University of Lisbon, Portugal, 1-4 September 2019
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Panel 912: Remembering Europe - Education, Identity and Policy
The European Parliament’s Youth Policy, 1952-1979: An Attempt to Create a Collective Memory of Early European integration
Augsburg University, Germany
The formal powers of the European Parliament (EP) prior to its first direct elections in 1979 were marginal. Except for its power of control over the Commission and some budgetary influence, the EP was assigned a mere consultative role by the Treaties establishing the European Communities. However, this limited formal role did not correspond to the perception of the early Members of the EP (MEPs) as to what role the EP should play in Community policy-making. Predominantly driven by pro-integrationist ideas of ever closer union – and of an ever stronger Parliament – the MEPs became activists for deeper political as well as institutional integration. Their convictions are clearly visible in their behaviour, which reflected their self-perception as being Euro-parliamentarians rather than national delegates of a consultative assembly: their level of activity and involvement in Community policy-making significantly surpassed the narrow EP-related Treaty provisions.
This is particularly visible in the area of youth policy: perceiving a lack of public support for and identification with the Community project, MEPs invested considerable time and effort prior to 1979 into attempts of creating a Community youth policy. Through a variety of measures that would bring young Community citizens together and make them feel connected to the Communities, MEPs hoped to forge pro-European generations willing to become activily involved in the pursuit of closer integration. A major part of this endeavour was the creation of a collective memory of Europeanness: throughout the period under examination, MEPs invoked in their youth-related political activism a common cultural heritage. Morevoer, the delegates built their appeals for young people’s engagement in and identification with Europe on the member states’ more recent collective memories of war, followed by a peace guaranteed by the Communities.
This paper provides an analysis of such narratives and the underlying ideas and motives driving EP activism in the area of youth policy. It traces how MEPs sought to involve young people in the project of ever closer integration, notably through attempts of creating a collective memory of the Communities as guarantor of peace and prosperity, and as a space of shared cultural heritage supposedly connecting – even if subconsciously – all citizens of the member states. The paper builds on a collection of ca. 850 EP documents on youth policy from the period 1952-1979, and on ca. 25 semi-structured interviews with former MEPs and EP staff.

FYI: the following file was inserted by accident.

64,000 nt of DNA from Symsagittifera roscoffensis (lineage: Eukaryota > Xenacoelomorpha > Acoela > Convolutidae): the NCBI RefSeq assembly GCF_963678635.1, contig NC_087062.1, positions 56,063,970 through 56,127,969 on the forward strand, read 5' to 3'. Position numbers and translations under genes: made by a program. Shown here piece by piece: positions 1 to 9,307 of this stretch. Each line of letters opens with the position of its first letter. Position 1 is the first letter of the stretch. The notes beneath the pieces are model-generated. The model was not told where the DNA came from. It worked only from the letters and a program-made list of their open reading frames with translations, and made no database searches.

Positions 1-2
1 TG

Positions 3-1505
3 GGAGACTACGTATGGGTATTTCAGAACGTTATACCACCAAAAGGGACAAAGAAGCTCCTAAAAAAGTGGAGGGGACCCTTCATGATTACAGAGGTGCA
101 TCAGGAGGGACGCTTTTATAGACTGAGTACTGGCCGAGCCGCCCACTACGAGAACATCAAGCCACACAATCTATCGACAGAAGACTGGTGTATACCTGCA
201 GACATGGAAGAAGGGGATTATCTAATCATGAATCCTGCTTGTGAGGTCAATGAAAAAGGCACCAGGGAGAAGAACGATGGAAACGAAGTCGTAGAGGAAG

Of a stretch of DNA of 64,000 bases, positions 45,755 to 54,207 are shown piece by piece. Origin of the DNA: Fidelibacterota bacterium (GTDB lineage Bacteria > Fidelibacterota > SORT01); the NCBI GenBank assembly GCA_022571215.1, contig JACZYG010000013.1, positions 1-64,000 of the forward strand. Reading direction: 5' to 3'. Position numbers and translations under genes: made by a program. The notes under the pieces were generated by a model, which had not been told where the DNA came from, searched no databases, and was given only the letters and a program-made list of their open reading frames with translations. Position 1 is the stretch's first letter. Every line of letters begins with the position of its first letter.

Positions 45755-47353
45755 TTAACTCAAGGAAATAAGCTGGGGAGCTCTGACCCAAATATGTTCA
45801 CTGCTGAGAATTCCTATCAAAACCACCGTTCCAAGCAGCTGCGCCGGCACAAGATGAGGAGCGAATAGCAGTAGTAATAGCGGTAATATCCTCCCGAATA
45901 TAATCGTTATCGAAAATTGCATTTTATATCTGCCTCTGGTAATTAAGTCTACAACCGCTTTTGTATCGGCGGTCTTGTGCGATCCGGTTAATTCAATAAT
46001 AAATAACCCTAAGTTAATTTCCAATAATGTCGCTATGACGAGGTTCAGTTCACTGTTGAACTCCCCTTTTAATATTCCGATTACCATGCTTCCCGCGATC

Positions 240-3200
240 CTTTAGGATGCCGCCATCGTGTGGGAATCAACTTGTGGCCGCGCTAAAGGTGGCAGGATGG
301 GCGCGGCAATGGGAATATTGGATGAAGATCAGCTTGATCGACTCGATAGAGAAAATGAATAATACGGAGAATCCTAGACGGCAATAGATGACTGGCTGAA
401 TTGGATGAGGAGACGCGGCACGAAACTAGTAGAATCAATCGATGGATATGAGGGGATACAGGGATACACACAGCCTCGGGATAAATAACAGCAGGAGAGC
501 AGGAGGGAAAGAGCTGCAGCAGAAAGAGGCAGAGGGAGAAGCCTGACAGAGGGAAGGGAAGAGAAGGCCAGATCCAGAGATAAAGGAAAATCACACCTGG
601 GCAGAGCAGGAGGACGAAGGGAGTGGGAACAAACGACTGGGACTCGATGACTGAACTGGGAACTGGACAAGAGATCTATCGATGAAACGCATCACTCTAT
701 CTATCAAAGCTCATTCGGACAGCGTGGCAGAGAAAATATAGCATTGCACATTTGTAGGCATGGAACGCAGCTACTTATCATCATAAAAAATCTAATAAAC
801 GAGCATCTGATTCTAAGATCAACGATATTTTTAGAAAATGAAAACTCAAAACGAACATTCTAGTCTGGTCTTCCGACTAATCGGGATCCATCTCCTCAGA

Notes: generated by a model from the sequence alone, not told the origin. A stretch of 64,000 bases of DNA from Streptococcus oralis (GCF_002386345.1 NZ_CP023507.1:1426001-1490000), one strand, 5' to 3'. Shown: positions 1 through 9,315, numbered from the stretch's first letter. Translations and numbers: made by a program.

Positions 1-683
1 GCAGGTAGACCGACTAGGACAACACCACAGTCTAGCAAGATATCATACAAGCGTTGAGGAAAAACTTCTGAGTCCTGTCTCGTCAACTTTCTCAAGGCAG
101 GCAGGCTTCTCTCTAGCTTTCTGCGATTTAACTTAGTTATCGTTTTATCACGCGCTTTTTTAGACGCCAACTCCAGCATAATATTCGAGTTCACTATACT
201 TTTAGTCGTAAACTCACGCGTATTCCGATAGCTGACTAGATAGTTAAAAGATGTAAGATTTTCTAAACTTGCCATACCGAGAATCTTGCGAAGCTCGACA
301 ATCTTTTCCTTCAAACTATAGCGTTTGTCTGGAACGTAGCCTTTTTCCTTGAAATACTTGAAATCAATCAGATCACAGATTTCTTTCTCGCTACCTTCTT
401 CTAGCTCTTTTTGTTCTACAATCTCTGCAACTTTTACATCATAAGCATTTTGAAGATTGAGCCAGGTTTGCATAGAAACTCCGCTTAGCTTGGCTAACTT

Collecting Memories: the Evolution of the European Parliament as seen by Former MEPs over the 40 Years since the First Direct Elections
1University College Dublin, Ireland; 2European University Institute, Fiesole; 3Maastricht University, Netherlands
The aim of this paper is to provide an initial assessment of what the European Parliament has and has not achieved in the 40 years since the first direct elections in 1979, as seen by a large number of former MEPs who worked inside the institution during that period. The paper looks at five key themes, in particular, the role and impact of MEPs at major moments in the life of the Parliament , the extent to which MEPs were able to shape European laws, the role of MEPs in ensuring accountability of the Commission and other EU institutions, and the way in which MEPs were able to make a mark beyond the EU, in such areas as enlargement , development policy and respect of human rights. The paper also looks briefly at the views of former MEPs both on the Brexit process and on the future of the EU, and thus seeks to provide some fresh and original perspectives on the development of the EP.
The paper is based on around 100 interviews with former MEPs, including with 25 foremr Committee Chairs, 6 former EP Presidents and many other former key office-holders. The interviews have been carried out by the co-authors and by 3 other former European Parliament staf f members. and are being made available as an oral archive on the site of the De Gasperi Archives at the European University Institute in Florence. A Palgrave Pivot summarising some of the main findings under 10 key themes has also been prepared.
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